The bike was by far the most enjoyable ride I have ever had. I love my aero bars and I would marry my aero bars if I could. Eric from Bicycle World worked magic in fitting and tweaking my bike. I took off and slid comfortably into the bars. They took all the stress and pressure off of my shoulder that was aggravated from the start of the swim. I felt like I was moving. I maintained 20 mph the entire ride, except for the turns. I played cat and mouse with another TNT rider for about 20 of the 25 miles. I am still convinced that men hate being passed by a woman on the bike! I felt good and I got to see most of my team! After mile 15, I started to push a little more. I was thankful that this course was flat, and I mean FLAT. I like hills, but I enjoyed the break from them on this course. I got to see houses that I could only dream of living in, but also saw some houses that I was glad I was racing away on my bike. I hydrated and had about 4-5 shot blocks on the bike. I felt good about my nutrition.
I had a little less pep getting off the bike. I attempted to run back to the my transition, but actually power walked slash hobbled in my bike shoes. I put my running shoes on, threw a shot block in my mouth, and started running. I started off strong. My legs felt good, but I was ambitious...I was under two hours getting off the bike. It was too good to be true.
My pace was too fast to start. I was running 8:25 minute miles, a pace that I cannot hold for more than four miles, but I was high on the adrenaline and couldn't slow down my legs or my determination. I knew my heart rate was too high for this early in the race. The shot blocks started making me nauseated, so I tossed them away. The fast miles started to give me a stitch in my side. I was so proud of my hydration on the bike, but that began to backfire...I had to pee and there was no way that I was stopping. Now, a real triathlete would have peed their pants. It wouldn't have stopped them and they wouldn't have cared. This haunted me. The entire run I was trying to convince myself to pee my pants. You can do this, Tara. It's not that big of a deal. Don't worry about your new shoes...This failed and I continued to be uncomfortable the entire run.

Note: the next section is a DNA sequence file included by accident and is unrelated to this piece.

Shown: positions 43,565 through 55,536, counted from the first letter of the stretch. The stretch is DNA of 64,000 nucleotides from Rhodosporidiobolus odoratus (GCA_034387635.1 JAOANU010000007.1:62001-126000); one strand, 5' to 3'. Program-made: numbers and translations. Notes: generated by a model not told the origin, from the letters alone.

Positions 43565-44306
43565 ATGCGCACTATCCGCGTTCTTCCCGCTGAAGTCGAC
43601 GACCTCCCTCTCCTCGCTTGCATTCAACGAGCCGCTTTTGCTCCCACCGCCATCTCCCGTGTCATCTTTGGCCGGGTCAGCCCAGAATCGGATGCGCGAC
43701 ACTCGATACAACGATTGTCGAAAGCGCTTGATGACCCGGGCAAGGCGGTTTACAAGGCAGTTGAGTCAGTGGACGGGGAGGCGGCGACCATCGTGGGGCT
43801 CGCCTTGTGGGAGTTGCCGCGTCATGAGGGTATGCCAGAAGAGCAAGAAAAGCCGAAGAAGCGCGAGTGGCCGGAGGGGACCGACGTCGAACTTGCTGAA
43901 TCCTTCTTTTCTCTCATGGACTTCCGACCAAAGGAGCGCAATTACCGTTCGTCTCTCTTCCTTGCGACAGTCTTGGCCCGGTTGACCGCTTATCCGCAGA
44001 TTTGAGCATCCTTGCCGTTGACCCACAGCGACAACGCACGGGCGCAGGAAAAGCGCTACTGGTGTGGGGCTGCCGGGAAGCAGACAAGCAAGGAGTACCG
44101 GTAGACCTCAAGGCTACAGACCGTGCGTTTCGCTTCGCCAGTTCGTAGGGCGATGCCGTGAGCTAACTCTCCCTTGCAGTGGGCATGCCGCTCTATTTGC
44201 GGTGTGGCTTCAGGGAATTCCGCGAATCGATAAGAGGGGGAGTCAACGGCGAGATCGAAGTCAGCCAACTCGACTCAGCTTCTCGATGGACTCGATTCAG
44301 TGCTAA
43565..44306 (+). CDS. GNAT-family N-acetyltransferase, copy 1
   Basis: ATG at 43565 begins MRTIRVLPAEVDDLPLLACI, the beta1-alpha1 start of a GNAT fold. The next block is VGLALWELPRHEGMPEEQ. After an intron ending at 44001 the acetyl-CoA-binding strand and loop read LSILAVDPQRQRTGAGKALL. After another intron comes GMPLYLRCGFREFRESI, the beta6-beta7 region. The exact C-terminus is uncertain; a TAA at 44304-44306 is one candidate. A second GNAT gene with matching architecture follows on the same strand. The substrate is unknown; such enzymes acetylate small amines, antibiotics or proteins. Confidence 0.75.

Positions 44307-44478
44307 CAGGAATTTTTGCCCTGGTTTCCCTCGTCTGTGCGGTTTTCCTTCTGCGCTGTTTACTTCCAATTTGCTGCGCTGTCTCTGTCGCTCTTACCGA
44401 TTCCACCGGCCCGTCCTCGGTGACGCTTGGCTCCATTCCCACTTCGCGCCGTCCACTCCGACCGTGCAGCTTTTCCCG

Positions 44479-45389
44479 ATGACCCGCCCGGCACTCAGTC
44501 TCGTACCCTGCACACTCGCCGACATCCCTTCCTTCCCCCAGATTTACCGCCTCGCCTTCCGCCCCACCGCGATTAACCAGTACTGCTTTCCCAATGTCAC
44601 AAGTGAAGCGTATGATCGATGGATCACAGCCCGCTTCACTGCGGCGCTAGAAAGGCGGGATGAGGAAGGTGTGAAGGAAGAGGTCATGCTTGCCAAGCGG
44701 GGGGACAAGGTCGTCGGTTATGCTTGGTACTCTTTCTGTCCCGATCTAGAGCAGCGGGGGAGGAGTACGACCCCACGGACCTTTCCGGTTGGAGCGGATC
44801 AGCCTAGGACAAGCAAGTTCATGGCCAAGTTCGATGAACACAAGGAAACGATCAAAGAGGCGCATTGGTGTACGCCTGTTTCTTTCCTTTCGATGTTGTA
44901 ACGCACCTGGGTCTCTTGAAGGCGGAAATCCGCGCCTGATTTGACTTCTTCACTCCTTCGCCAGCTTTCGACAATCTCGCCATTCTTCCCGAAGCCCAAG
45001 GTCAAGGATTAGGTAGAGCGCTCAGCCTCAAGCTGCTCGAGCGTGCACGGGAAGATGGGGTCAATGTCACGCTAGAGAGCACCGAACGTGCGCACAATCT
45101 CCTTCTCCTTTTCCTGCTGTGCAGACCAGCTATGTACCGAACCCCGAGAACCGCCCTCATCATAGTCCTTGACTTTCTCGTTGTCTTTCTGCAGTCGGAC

It is hot in Florida. I was warned of the heat and knew it would be hot, but I did not know it was going to be that HOT. I thought I was going to die. My legs were fine, but the combination of the cramp, need to pee, and the heat killed my adrenaline high and reality and pessimism sunk in. It was a mental battle the entire time. I ripped my socks off at mile three, hoping to relieve the burning and swelling heat of my feet. Unfortunately, my shoes and socks were wet. Running in wet shoes without socks leads to about thirty blisters.
I walked. I tried to lower my heart rate by walking, and when I felt comfortable or reasonable, running again. The heat was becoming unbearable. I was running out of layers to rip off with my socks and now tri top folded down. I ran through every hose and dumped two cups of water on me at every water station. I looked like a crazed woman, as Kelly would tell you when she saw me.
But I kept moving. Even though I was miserable, I never stopped. I couldn't stop. It wasn't just the competitor in me, but the reason why we came to St. Anthony's in the first place. There were over 200 Team In Training participants from all over the country at this race, and together we raised over $900,000 for Blood cancers. This pushed me to the finish. While I was walking, it was the TNT racers who came by me and pushed me keep running. It was the TNT supporters on the sideline encouraging to to keep going, that it was only a short way to the finish.
It was seeing my teammates and coach on the sideline and during the race pushing me.
Once I saw that six mile mark, something came back that had ran away at mile 3. I pushed and pushed to sprint to the finish. I crossed that finish line, wanting to throw up and rip my shoes off, but knowing that I had succeeded. I had finished.
It took time to reflect and be happy with my race. I focused too much on the horrible and dreadful run that I didn't realize what I had accomplished in the first two legs of the event. But my disappointment went out the window as I watched my teammates cross the finish and complete their first triathlon. The most rewarding feeling was seeing their accomplishments, their pride, and their success when their name was called by the announcer. It was an amazing trip and I am slowly learning to appreciate more of my successes than focusing on what went "wrong."
After checking my final time, I learned that I shaved six minutes off my personal record and placed fifth in my age group, qualifying for the Hy Vee championship race in Iowa.